sub supported_parameters { return ()                  }

Next, we define the default_severity() method, which must return an integer indicating the severity of violating this Policy. Severity values range from 1 to 5, where 5 is the ``most severe.'' In general, level 5 is reserved for things that are frequently misused and/or cause bugs. Level 1 is for things that are highly subjective or purely cosmetic. The the Perl::Critic::Utils manpage package exports several severity constants that you can use here via the :severities tag.

  sub default_severity     { return $SEVERITY_HIGH      }

Likewise, the default_themes() method returns a list of theme names. Themes are intended to be named groups of Policies. All Policies that ship with Perl::Critic have a "core" theme. Since use of grep without blocks often leads to bugs, we include a "bugs" theme. And since this Policy comes directly from PBP, this Policy should be a member of the "pbp" theme.

  sub default_themes       { return qw( core bugs pbp ) }

As a Policy author, you can assign any themes you want to the Policy. If you're publishing a suite of custom Policies, we suggest that you create a unique theme that covers all the Policies in the distribution. That way, users can easily enable or disable all of your policies at once. For example, Policies in the the Perl::Critic::More manpage distribution all have a "more" theme.

Next, we indicate what elements of the code this Policy will analyze, like statements or variables or conditionals or POD. These elements are specified as PPI classes such as the PPI::Statement manpage, the PPI::Token::Symbol manpage, the PPI::Structure::Conditional manpage or the PPI::Token::Pod manpage respectively. The applies_to() method returns a list of PPI package names. (You can get that list of available package names via perldoc PPI.) As Perl::Critic traverses the document, it will call the violates() method from this module whenever it encounters one of the PPI types that are given here. In this case, we just want to test calls to grep. Since the token ``grep'' is a the PPI::Token::Word manpage, we return that package name from the applies_to() method.

  sub applies_to           { return 'PPI::Token::Word'  }

If your Policy needs to analyze several different types of elements, the applies_to method may return the name of several PPI packages. If your Policy needs to examine the file as a whole, then the applies_to method should return the PPI::Document manpage. Since there is only one PPI::Document element, your Policy would only be invoked once per file.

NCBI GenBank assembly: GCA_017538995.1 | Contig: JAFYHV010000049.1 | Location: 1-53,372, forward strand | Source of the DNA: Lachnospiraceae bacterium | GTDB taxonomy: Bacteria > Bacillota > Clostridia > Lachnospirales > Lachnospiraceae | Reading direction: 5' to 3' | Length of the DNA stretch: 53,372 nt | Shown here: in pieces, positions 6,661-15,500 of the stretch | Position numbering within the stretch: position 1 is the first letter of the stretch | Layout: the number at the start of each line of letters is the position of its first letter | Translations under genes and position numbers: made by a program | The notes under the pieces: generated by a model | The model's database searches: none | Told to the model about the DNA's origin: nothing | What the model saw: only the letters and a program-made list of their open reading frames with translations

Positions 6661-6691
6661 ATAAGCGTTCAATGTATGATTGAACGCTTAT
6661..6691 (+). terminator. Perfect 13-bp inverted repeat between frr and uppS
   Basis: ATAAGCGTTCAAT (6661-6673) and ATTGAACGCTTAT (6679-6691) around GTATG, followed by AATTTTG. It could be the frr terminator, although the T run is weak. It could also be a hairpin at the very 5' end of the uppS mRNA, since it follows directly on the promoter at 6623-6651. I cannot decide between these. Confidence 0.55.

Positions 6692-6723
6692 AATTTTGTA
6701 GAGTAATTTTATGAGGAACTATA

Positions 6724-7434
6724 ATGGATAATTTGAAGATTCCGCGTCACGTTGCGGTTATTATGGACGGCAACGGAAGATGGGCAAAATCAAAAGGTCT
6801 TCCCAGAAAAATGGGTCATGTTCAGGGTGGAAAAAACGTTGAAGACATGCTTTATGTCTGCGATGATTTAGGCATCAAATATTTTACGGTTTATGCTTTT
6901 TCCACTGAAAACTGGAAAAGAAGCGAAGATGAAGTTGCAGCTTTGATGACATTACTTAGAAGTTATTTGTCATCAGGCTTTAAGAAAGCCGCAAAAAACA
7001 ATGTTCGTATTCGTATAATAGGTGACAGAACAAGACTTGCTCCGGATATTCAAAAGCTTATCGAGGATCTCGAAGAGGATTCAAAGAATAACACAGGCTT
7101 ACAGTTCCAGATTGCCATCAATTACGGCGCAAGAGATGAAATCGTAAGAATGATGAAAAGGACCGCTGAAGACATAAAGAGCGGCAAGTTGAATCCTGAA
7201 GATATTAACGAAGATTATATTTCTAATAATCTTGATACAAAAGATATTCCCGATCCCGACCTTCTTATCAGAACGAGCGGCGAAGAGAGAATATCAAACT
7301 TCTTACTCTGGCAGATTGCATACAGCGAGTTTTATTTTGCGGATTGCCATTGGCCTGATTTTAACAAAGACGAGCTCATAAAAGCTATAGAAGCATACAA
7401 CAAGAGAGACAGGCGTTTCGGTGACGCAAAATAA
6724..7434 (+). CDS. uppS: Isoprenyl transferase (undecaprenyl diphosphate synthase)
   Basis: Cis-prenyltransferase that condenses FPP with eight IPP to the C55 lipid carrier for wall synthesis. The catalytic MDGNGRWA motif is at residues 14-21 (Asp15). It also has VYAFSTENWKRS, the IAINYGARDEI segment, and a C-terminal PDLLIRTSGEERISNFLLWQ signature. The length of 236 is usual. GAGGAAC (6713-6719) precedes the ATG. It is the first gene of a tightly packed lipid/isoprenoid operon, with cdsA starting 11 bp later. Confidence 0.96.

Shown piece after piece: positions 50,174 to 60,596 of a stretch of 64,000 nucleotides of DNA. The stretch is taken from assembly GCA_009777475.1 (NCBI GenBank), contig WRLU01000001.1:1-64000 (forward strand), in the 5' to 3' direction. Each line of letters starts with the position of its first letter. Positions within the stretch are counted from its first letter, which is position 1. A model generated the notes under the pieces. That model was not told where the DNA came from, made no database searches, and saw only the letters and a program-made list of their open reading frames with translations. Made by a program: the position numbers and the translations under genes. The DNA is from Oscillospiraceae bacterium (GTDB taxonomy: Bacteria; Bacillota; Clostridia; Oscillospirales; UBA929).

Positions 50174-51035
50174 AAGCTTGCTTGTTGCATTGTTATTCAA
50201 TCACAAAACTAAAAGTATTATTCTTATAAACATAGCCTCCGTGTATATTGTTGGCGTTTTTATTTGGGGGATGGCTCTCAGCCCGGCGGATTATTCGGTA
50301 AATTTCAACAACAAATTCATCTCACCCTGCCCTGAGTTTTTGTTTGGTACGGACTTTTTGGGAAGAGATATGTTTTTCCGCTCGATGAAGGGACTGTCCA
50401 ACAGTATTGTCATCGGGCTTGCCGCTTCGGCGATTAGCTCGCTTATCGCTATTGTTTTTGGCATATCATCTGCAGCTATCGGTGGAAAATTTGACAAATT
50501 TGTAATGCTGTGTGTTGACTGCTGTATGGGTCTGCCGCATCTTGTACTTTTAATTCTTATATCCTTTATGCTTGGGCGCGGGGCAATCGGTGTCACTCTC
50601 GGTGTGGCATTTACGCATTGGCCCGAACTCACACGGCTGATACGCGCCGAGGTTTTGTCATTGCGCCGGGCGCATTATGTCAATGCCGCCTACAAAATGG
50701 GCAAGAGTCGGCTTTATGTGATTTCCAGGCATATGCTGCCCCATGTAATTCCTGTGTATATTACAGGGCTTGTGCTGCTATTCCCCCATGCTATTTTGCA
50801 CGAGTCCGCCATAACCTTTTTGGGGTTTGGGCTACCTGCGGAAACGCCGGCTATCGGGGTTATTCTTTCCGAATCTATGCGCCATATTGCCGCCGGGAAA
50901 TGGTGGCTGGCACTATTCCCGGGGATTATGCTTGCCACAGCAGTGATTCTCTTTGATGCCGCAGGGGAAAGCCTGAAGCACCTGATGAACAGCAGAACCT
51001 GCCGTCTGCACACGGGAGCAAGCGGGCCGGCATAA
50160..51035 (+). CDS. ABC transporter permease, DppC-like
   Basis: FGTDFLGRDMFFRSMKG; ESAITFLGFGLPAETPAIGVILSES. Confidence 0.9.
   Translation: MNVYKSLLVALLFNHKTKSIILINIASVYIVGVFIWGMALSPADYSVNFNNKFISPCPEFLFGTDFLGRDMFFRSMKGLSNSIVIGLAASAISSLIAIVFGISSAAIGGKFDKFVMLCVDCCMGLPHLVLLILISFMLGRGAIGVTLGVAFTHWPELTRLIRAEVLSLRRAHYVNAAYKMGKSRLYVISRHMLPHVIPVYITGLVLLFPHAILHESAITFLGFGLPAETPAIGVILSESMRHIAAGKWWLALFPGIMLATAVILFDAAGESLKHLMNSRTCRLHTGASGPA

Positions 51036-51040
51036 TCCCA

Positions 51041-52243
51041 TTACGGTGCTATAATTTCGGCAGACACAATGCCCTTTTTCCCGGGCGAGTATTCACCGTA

Now comes the interesting part. The violates() method does all the work. It is always called with 2 arguments: a reference to the current PPI element that Perl::Critic is traversing, and a reference to the entire PPI document. [And since this is an object method, there will be an additional argument that is a reference to this object ($self), but you already knew that!] Since this Policy does not need access to the document as a whole, we ignore the last parameter by assigning to undef.

  sub violates {
      my ( $self, $elem, undef ) = @_;

The violates() method then often performs some tests to make sure we have the right ``type'' of element. In our example, we know that the element will be a the PPI::Token::Word manpage because that's what we declared back in the applies_to() method. However, we didn't specify exactly which ``word'' we were looking for. Evaluating a PPI element in a string context returns the literal form of the code. So we make sure that this PPI::Token::Word is, in fact, ``grep''. If it's not, then we don't' need to bother examining it.

      return if $elem ne 'grep';

The PPI::Token::Word class is also used for barewords and methods called on object references. It is possible for someone to declare a bareword hash key as <%hash = ( grep = 'foo' )>>. We don't want to test those types of elements because they don't represent function calls to grep. So we use one of handy utility functions from the Perl::Critic::Utils manpage to make sure that this ``grep'' is actually in the right context. (The is_function_call() subroutine is brought in via the :classification tag.)